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Exit for Britain, uncertainty for banks

-by Kuljit Singh and Siddhartha Chanda

We are currently living at a time when global uncertainty has almost become a norm. From the financial crisis in the US to debt problems in Europe, geopolitical tensions in the Middle East, and the migration crisis in Central Europe, we have witnessed it all. The latest to create havoc in the financial market is Britain's referendum on leaving the EU, also known as "Brexit". The referendum, due on Jun 23 2016, has brought along with it uncertainty again - the consequences of Britain voting to leave EU.

Here's a snapshot of UK's presence in the European financial market - in cross border lending, the UK holds around 17% of international market share in comparison to 9% by France and Germany. The UK dominates in hedge fund assets which amounts to around 18% of the market share compared to 1% by France. In addition, it is now the biggest centre in the world for trading the euro.

In terms of numbers, a latest study suggests Brexit has the potential to disrupt 100,000 jobs by 2020 in the financial services industry. Losses are expected to occur to the tune of more than GBP 17 billion and it could reduce the sector's contribution to the national economy by up to GBP 12 billion. Some believe there would be 60% changes in the existing law, which means only one thing - trouble for the financial services sector in maintaining compliance and a possible gold rush for lawyers. Due to these changes in the rules and regulations both in EU and the UK, "RegTech" will be one of the most crucial area of focus for banks. They would need to come up with a comprehensive strategy to ward off the challenges coming from this revised regulatory overload.

Coming to capital markets, the UK is the lynchpin of whole structure of interconnected economy to an extent that more than 3/4th of all capital market business in EU27 is conducted out of the UK. Unsettling this structure could have a domino effect on all the players in the group.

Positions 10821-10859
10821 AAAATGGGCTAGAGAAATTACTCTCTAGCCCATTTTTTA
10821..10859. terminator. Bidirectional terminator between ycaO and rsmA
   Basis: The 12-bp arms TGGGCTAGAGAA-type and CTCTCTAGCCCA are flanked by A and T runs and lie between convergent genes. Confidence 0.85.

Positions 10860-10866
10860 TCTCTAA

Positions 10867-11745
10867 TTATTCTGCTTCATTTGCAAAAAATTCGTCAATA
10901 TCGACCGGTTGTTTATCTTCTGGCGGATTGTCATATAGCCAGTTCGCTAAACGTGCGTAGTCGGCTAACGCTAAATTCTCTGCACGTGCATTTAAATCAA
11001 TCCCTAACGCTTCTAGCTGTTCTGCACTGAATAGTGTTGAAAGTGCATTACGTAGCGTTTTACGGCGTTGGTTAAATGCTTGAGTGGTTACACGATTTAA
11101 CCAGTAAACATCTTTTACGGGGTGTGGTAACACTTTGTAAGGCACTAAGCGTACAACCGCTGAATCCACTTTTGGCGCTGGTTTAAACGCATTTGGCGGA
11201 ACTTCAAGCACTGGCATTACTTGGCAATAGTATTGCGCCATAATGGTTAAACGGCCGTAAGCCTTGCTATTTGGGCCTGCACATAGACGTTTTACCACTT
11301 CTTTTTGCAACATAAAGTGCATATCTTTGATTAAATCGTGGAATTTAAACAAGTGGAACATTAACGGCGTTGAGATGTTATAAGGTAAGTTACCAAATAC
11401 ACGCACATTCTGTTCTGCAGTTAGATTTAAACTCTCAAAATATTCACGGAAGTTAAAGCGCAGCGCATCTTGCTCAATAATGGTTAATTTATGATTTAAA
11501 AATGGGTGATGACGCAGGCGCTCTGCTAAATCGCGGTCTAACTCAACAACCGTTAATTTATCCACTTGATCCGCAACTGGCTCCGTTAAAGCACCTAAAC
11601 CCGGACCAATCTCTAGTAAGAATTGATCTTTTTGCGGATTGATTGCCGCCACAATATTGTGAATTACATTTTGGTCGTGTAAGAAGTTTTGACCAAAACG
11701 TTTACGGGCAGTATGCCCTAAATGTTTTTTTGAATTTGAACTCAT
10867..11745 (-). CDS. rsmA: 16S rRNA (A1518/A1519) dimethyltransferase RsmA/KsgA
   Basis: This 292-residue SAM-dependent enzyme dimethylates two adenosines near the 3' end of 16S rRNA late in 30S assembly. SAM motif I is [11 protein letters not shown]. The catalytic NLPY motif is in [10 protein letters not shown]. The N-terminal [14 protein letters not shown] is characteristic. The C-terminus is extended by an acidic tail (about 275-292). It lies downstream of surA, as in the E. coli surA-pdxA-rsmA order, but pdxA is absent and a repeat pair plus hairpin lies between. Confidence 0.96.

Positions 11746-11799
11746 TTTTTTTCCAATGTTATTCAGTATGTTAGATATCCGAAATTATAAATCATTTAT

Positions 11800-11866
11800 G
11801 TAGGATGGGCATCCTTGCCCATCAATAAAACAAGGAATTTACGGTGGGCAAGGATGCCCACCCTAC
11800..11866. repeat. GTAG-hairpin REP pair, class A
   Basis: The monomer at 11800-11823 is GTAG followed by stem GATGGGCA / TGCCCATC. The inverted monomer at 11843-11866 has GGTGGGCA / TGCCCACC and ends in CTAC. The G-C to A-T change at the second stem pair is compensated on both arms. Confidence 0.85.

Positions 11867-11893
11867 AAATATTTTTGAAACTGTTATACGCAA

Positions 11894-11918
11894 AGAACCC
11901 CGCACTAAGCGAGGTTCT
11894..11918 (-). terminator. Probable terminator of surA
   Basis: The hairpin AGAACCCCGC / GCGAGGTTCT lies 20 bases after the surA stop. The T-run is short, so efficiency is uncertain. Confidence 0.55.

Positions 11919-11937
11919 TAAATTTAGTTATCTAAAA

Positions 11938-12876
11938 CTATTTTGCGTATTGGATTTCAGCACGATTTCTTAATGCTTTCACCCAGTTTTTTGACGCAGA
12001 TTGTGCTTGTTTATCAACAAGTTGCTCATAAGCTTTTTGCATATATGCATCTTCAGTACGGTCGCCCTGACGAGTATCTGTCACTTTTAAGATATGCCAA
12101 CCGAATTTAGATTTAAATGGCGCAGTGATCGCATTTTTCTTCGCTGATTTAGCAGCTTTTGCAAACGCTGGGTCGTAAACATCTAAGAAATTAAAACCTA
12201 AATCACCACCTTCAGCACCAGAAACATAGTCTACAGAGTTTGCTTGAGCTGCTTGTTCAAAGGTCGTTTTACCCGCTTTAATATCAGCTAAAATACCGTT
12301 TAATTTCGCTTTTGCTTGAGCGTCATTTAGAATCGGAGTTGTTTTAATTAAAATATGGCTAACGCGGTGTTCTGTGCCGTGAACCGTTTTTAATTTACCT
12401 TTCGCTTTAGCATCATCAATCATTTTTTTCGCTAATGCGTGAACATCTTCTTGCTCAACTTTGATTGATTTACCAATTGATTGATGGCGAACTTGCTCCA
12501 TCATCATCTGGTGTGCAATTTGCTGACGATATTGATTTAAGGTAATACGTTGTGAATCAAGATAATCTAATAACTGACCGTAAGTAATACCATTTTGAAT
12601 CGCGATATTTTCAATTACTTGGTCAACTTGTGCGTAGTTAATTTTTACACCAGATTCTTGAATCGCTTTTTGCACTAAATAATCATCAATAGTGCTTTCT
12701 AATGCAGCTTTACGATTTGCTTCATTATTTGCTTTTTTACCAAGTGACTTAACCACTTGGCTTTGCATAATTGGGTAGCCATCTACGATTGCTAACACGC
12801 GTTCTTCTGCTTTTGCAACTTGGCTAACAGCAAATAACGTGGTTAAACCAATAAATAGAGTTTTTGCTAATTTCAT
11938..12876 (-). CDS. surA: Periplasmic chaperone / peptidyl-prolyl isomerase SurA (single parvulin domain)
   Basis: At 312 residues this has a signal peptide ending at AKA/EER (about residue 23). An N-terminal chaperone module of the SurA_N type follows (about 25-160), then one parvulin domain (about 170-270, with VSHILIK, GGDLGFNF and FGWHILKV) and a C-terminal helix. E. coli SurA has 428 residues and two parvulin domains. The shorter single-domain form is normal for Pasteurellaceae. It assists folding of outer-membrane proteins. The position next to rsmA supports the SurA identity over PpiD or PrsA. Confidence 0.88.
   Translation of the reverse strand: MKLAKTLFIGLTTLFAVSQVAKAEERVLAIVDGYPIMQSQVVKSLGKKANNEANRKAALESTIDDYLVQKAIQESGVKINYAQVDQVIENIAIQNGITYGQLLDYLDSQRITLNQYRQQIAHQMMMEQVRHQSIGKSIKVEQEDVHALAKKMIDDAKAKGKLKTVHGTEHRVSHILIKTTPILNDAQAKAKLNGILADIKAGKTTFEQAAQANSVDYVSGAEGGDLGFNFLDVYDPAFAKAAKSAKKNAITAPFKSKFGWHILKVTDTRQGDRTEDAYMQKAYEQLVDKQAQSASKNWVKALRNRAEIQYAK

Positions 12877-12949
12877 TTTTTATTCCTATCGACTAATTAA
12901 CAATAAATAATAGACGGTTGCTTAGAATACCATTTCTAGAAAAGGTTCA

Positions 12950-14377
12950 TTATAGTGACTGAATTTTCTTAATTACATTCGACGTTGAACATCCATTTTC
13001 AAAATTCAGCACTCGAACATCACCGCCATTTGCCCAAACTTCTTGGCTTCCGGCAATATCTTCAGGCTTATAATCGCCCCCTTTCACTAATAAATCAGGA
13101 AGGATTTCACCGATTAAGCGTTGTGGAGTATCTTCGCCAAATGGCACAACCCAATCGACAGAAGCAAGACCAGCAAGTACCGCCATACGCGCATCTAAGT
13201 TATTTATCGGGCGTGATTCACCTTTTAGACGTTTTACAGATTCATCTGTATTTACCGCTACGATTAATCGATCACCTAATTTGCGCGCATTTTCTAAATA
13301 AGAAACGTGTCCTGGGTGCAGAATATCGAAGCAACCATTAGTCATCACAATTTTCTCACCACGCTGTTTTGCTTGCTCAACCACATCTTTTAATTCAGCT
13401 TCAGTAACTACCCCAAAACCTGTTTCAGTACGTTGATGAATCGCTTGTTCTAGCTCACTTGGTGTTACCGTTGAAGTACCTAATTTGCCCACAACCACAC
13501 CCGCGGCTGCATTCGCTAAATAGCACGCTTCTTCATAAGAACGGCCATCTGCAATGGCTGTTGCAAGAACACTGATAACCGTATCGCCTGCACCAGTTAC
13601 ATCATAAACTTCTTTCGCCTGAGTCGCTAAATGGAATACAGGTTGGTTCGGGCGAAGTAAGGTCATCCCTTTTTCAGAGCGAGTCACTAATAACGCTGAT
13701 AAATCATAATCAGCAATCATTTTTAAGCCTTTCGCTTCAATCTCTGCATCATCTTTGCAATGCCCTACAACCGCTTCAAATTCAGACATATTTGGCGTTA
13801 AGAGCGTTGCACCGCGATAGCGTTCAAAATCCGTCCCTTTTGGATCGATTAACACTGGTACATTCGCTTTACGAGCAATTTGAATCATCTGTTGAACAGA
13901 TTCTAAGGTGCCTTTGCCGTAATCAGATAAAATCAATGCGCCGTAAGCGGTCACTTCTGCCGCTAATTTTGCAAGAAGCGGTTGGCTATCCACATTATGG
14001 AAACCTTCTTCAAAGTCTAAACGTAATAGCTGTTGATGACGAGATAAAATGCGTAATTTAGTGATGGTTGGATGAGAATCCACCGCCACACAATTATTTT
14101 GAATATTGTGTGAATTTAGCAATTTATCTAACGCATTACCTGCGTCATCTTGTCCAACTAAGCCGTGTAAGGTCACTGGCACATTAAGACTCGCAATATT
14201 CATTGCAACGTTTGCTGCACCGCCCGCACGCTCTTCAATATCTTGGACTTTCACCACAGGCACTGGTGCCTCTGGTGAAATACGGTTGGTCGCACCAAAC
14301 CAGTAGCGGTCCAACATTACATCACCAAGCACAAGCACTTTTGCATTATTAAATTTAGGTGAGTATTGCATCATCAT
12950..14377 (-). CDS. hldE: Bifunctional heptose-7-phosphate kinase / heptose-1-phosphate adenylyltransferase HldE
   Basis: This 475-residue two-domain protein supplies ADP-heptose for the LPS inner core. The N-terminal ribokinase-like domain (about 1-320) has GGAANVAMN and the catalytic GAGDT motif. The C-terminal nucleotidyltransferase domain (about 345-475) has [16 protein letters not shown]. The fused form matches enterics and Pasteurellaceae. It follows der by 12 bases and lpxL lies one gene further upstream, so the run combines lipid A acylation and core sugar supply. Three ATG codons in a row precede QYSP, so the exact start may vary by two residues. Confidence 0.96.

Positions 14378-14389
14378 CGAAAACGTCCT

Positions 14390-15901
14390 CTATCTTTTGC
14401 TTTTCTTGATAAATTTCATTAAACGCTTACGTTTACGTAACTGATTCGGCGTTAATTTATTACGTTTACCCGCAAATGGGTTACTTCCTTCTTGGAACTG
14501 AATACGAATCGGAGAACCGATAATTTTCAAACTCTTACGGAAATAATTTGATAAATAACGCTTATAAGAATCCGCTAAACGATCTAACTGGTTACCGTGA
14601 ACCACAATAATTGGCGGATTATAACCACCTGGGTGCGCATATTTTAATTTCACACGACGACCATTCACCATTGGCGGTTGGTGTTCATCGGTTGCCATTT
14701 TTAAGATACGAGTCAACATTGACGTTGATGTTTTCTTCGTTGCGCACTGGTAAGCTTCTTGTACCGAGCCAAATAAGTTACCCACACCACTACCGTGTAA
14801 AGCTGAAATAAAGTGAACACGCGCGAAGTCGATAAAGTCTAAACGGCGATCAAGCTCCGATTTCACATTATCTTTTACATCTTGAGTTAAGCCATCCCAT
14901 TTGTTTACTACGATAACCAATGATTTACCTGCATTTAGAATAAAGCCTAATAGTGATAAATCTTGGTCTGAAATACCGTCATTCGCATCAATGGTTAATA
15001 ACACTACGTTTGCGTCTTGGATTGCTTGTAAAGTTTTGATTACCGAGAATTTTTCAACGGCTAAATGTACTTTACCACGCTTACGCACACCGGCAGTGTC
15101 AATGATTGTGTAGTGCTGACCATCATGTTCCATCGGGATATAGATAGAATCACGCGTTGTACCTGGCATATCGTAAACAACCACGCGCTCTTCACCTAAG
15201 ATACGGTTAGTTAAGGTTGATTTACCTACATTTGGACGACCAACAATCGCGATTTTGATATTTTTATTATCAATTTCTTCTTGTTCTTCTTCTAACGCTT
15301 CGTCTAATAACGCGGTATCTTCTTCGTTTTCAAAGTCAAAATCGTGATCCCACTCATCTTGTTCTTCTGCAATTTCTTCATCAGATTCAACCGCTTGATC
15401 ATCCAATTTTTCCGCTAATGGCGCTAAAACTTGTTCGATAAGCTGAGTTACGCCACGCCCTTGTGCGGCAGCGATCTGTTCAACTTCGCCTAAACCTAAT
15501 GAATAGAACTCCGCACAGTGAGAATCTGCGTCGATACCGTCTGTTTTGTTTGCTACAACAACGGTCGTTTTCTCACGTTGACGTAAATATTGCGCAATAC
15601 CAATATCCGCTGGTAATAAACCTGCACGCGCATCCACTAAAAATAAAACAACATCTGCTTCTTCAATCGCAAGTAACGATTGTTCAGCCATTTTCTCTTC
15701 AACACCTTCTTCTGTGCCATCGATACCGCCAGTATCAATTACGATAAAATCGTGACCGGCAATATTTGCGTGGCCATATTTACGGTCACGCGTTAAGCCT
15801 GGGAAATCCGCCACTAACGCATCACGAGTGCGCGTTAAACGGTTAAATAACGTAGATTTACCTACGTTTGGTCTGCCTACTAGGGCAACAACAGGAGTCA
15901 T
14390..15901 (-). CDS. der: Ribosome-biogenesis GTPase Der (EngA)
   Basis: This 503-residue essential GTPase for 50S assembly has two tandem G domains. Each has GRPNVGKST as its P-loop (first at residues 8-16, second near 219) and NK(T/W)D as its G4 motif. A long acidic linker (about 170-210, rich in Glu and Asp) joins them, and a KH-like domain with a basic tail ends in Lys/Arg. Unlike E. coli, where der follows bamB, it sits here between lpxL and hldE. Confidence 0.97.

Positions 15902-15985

One of the biggest benefits of being in the EU for financial institutions is the benefit of passporting. In simple terms, passporting is the right given to banks in a member state to carry on cross border business and sell services across Europe without obtaining a license. And this is one of reason why many third country banks have chosen to base themselves in London - to have access to the EU markets. Banks are able to access and operate across the EU under CRS or prudential passport which can be termed as a single banking license for the entire region. This leads to a reduction in the complexity and cost for their cross-border operations. Investment banks also work on a similar model under the Mifid passports and can service their clients across the EU. In the event of Britain exiting EU, banks and investment banks may have to find alternatives such as separately capitalized subsidiaries and separate broker dealers. This might challenge London's role as the venue of choice for global firms to conduct their European business.

At this juncture, nobody is sure about the outcome of the referendum. The economist's Brexit poll tracker suggests a marginal lead for the "remain" camp while some other individual polls show a major┬Čity favoring a "leave" vote. Nevertheless, what it actually boils down to is that the voters will be choosing between a status quo and a complex process of negotiation and uncertainty.

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